• incentivising the developer of the nearby Freight Depot housing site to install PV's on the new homes it builds, potentially generating around 600kW of energy across the site

  • including rooftop solar PV on new developments such as the Gateshead Quays Arena and the proposed Gateshead Quays multi storey car park, both of which are due to start construction next year

Councillor John McElroy, Cabinet member for Transport and the Environment, says: "These are bold plans, and exactly the sort of measures we need to help tackle climate change.  

"Rural solar farms are becoming more common in the UK, but urban solar farms are not. Using land set aside for future development to generate something as useful as solar energy is a great way to use an under-utilised asset, reduce our carbon footprint and bring it much closer to where the power is used.  

"These and a host of other measures we currently have in development will further reduce our reliance on energy generated from fossil fuels and will make a positive contribution to our fight against climate change."

Read more about Climate Change in GatesheadIn his report to Cabinet members, Peter Udall, Strategic Director, Economy, Innovation and Growth, said that the expected cost of the whole programme would be £4.3m, though a significant portion would be met by government grants, and the remainder would be fully recovered through incomes and savings over the 25 years life span of PV systems.   

Gateshead's previous PV installations were carried out under a government-backed subsidy called the Feed In Tariff which allowed energy to be fed into the National Grid to generate a small income for the Council. However, the government later reduced the tariff significantly and then closed it, making further PV installations financially unviable.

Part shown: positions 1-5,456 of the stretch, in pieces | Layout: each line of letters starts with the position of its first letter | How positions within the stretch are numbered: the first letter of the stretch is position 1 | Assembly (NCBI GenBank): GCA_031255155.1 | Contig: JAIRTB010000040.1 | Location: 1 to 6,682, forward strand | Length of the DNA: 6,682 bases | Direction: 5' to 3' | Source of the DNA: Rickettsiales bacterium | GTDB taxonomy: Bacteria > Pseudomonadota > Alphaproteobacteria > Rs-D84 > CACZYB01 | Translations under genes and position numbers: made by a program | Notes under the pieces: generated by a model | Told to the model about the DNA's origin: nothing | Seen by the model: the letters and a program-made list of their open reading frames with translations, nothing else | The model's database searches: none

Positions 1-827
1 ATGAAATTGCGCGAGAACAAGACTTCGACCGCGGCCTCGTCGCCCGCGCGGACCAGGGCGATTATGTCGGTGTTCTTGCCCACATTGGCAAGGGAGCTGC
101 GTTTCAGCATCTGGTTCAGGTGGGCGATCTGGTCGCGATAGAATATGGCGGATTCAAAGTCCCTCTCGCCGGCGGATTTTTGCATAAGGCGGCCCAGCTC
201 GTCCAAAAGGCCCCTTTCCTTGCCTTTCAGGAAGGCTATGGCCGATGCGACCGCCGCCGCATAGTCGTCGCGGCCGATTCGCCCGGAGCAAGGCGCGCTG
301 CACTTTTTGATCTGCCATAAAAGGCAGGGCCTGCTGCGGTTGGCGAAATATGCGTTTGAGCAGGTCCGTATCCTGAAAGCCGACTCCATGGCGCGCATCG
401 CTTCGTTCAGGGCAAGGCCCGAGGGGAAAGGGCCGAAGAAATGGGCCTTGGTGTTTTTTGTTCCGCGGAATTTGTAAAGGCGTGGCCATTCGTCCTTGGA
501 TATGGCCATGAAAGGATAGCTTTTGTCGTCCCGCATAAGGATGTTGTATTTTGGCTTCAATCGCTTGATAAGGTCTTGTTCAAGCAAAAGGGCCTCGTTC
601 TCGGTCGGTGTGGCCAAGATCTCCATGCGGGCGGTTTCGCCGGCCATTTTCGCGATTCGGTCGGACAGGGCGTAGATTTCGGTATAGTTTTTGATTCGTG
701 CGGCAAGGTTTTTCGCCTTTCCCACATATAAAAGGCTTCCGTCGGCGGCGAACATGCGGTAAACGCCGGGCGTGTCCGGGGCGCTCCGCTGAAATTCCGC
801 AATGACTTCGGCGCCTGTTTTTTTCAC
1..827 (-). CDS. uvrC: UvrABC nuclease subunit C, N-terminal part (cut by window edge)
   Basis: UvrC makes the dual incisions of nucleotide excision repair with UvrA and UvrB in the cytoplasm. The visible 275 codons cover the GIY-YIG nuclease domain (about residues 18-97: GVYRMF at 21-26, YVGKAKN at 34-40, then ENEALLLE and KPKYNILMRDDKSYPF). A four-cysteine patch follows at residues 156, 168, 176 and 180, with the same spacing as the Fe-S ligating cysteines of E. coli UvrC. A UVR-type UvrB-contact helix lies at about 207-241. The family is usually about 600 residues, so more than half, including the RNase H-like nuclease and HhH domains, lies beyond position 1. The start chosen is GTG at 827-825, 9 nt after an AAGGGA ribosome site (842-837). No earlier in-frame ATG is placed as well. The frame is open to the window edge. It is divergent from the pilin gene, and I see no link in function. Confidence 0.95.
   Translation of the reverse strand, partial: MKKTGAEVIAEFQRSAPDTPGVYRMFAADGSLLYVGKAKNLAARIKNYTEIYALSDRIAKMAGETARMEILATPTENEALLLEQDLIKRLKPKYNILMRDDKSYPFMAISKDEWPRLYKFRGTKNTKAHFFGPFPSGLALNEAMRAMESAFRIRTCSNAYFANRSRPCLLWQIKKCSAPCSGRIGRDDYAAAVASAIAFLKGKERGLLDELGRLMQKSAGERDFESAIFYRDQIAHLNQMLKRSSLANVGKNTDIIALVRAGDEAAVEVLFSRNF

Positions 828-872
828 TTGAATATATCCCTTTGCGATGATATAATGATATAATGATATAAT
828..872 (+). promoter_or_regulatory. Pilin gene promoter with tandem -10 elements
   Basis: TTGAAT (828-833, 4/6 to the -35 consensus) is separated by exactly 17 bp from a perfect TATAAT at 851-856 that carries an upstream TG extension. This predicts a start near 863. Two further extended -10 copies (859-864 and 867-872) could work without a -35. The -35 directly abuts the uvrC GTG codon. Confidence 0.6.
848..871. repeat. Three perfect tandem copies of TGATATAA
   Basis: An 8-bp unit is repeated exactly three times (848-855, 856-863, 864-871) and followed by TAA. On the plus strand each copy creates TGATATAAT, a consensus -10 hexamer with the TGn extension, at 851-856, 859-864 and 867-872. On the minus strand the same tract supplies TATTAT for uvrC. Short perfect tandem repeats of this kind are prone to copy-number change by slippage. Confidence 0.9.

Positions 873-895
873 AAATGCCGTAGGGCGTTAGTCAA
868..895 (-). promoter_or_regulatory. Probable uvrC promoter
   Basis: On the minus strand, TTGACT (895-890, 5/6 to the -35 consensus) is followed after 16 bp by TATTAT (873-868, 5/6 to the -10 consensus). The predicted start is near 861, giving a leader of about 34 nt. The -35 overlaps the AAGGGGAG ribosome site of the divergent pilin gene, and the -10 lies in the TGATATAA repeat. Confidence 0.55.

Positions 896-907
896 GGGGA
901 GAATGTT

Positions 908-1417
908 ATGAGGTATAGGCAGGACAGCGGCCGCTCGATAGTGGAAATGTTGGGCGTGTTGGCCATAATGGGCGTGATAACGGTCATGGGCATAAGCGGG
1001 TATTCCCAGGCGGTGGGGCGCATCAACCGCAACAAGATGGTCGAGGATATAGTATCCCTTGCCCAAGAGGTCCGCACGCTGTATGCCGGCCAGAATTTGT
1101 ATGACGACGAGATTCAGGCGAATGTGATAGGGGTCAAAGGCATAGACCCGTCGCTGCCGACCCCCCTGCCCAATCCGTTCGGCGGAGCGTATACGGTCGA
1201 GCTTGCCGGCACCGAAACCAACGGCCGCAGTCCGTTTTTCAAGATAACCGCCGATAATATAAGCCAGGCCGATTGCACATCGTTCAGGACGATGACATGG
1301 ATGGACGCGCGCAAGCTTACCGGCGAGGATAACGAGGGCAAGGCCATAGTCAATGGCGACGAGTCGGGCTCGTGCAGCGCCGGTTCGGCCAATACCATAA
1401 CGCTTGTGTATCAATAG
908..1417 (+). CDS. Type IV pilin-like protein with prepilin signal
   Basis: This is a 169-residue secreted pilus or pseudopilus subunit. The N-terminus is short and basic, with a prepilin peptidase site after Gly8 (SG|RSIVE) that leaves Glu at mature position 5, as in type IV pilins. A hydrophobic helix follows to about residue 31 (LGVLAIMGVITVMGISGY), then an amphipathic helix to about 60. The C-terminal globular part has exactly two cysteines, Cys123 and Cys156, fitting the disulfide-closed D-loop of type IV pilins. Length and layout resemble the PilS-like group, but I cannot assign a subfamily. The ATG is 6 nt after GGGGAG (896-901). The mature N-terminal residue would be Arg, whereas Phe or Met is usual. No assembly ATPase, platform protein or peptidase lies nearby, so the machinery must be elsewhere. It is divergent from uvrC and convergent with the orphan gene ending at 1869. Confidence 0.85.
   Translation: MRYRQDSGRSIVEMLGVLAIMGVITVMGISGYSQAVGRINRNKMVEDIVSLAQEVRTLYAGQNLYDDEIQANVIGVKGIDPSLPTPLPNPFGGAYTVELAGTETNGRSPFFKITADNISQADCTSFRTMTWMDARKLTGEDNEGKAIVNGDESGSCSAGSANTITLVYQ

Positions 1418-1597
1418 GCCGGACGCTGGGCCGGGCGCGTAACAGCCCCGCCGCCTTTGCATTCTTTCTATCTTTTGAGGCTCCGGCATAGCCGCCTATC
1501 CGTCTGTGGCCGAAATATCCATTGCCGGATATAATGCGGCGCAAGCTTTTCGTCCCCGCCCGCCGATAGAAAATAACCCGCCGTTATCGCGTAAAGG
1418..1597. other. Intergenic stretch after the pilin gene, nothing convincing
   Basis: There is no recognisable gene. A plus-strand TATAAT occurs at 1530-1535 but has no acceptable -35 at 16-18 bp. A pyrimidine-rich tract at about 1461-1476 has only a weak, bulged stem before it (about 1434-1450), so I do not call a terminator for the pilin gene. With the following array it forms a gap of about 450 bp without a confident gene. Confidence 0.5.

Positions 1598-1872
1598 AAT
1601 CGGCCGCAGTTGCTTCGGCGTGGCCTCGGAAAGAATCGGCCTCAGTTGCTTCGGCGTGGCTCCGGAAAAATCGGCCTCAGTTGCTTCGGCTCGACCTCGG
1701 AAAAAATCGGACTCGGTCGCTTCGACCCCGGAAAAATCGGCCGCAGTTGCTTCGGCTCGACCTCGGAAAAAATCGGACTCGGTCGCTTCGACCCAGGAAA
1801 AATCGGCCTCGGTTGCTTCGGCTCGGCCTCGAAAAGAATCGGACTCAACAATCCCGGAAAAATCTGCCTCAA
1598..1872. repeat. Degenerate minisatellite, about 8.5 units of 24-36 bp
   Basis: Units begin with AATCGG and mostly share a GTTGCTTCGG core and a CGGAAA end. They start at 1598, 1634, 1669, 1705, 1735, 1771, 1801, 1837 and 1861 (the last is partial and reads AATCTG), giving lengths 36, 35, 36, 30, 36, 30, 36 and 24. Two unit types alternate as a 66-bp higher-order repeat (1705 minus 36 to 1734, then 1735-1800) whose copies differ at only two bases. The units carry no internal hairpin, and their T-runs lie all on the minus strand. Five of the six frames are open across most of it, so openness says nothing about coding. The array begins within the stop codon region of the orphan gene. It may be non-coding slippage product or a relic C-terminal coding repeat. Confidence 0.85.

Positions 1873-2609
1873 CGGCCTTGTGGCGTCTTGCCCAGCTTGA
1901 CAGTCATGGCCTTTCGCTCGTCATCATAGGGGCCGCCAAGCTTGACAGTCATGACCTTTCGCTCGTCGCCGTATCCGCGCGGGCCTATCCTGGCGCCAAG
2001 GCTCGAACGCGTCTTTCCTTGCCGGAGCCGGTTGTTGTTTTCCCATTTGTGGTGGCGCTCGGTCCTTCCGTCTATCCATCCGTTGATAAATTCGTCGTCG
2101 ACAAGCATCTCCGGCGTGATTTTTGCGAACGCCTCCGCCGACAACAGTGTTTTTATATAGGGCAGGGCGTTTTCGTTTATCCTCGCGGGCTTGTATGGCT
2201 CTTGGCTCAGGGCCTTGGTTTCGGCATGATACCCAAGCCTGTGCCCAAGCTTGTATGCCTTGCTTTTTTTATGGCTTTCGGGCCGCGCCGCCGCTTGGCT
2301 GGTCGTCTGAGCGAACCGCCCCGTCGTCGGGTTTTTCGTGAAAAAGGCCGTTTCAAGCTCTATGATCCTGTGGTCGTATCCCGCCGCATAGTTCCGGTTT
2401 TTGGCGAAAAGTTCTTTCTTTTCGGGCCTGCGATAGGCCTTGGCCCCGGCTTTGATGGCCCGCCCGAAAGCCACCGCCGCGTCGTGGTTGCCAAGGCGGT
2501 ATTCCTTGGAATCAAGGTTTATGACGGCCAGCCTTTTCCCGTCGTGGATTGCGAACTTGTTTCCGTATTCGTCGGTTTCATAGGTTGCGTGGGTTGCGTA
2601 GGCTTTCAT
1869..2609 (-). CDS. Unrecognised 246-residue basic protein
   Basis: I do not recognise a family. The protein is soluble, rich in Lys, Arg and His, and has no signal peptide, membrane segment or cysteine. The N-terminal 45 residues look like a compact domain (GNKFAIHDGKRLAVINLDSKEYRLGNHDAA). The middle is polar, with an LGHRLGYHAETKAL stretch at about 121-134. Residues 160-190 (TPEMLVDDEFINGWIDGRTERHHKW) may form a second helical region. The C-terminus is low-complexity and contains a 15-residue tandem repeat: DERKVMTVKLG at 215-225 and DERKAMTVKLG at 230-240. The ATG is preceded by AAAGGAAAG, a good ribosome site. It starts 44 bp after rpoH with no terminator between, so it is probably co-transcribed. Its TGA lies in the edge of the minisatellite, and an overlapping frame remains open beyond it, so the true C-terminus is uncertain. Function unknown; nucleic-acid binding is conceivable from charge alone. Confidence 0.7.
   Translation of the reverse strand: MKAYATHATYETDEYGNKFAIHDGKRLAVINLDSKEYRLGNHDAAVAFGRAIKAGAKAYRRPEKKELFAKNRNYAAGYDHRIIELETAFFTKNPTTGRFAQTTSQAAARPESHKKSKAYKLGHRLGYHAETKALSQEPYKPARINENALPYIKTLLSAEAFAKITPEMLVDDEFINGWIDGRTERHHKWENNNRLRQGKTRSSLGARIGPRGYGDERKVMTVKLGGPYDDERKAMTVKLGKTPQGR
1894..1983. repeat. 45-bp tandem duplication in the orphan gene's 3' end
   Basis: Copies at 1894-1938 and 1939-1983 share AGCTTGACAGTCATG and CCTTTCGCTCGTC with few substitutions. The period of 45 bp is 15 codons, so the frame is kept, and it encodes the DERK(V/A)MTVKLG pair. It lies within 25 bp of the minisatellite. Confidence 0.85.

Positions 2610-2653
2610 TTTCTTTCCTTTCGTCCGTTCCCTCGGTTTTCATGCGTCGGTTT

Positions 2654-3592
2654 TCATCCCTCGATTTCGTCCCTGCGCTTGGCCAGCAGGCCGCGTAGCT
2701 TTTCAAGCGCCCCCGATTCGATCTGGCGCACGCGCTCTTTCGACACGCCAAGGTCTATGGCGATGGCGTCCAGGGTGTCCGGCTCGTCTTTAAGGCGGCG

However, with energy prices increasing, solar PV systems are now becoming viable without government subsidy, particularly when they are installed within a private wire network such as the Gateshead Council-owned Gateshead Energy Company.     

In addition, linking these new developments to the existing Gateshead Energy Company network means that solar energy generated by buildings which are closed - such as schools during weekends and school holidays - can then be used to power other buildings such as offices and leisure centres.   

Gateshead Council declared a Climate Emergency in  May 2019 and  has committed to making Council operations zero-carbon by 2030. The Council has already reduced its carbon emissions by 55% in the past decade.   

Currently, 25% of council buildings use power generated by the council itself at the Gateshead Energy Centre in Quarryfield Road. A further 10% comes from the 2MW of solar PV systems installed in 2015-16 across 35 council-owned buildings. This new programme will more than double the amount of electricity from renewable sources in Council buildings.

The government's Public Sector Decarbonisation Scheme is administered by Salix Finance. 

See also:

Major grant will connect Gateshead homes to mine water energy scheme 

Winlaton to host pioneering hydrogen energy pilot 

More Gateshead news